WWF-Brazil statement on Amazon forest fires

Posted on 22 August 2019

The number of forest fires grew by 70% this year (until 18 August, 2019) compared to the same period of time in 2018.

The priority of the public authorities is to look after the public interests of their country, not to create sterile divergences with no basis in reality.
For this reason, WWF-Brazil disapproves of President Jair Bolsonaro's new attempt to distort the legitimate debate of civil society about the need to protect the Amazon and, consequently, to combat the deforestation that is causing the out-of-proportion fires that ravage the country and are compromising the air quality in many regions.
His statement that NGOs could be behind the fires because of a supposed cut in financial resources is not supported by data. Survey of the Institute of Applied Economic Research (Instituto de Pesquisa Econômica Aplicada - Ipea) analyzed the transfer of federal funds to civil society organizations (CSOs) between 2010 and 2018 and found that only 2.7% of civil society organizations (CSOs) receive federal funds. Of this total, only 5% went to the northern region (5%). The study also points to a downward trend in the number of federal transfers since 2010.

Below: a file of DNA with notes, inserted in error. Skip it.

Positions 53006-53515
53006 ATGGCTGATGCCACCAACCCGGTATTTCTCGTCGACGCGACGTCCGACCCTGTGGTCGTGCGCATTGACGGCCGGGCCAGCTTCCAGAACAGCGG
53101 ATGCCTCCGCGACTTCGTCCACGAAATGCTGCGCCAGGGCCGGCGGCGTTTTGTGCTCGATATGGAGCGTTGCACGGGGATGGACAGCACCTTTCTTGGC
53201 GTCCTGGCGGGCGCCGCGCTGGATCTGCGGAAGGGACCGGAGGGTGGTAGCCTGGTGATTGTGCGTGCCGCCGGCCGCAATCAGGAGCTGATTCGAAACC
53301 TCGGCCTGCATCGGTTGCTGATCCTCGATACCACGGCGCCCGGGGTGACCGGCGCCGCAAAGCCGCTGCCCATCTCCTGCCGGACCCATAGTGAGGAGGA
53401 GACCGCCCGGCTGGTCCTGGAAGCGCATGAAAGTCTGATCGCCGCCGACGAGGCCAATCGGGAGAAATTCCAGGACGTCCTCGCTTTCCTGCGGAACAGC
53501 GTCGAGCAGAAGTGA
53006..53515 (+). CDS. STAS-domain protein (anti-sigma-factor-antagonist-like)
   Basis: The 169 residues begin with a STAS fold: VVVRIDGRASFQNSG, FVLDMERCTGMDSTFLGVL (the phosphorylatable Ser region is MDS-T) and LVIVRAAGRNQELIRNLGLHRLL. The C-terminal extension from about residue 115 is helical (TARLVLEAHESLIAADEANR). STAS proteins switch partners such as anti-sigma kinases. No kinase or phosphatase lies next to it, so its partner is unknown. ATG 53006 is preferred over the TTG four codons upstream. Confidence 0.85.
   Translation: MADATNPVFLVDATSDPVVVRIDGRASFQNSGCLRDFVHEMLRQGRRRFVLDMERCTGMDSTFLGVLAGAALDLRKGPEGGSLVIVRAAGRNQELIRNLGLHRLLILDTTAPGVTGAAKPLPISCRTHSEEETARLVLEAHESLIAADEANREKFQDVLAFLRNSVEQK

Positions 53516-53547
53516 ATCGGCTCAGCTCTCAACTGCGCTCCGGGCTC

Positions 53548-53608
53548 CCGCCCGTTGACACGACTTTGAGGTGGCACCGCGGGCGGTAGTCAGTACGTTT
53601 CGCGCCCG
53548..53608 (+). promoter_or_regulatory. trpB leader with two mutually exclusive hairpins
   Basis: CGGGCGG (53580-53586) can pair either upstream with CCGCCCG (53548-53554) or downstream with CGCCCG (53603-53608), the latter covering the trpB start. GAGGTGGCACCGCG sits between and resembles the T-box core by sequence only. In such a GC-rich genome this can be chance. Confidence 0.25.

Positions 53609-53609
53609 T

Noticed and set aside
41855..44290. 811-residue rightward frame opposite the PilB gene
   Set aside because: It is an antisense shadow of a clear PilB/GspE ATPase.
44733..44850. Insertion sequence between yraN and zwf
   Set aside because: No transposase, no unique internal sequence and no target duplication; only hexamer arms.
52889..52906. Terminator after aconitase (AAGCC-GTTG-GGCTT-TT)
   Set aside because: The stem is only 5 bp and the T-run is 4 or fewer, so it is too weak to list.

The money blocked by the government was the international donation to the Amazon Fund and these resources subsidized firefighting actions, among other things. Therefore, what the alleged cut-off in resource transfers has caused is a reduction in the state's ability to combat deforestation and the fires they cause.
The number of forest fires grew by 70% this year (until 18 August, 2019) compared to the same period of time in 2018. In all, Brazil recorded 66,900 spots of forest fires, according to the Nacional Institute of Space Research (Instituto National Pesquisas Espaciais - INPE).
Also according to INPE, the most affected biome is the Amazon, with 51.9% of cases. Historically, in this region, the use of fire is directly linked to deforestation because setting the forest on fire is one of the techniques of deforestation. According to Amazon Environmental Institute of Research (Instituto de Pesquisa Ambiental da Amazônia – IPAM), the 10 sites in the Amazon with more forest fires are the same ones with more deforestation.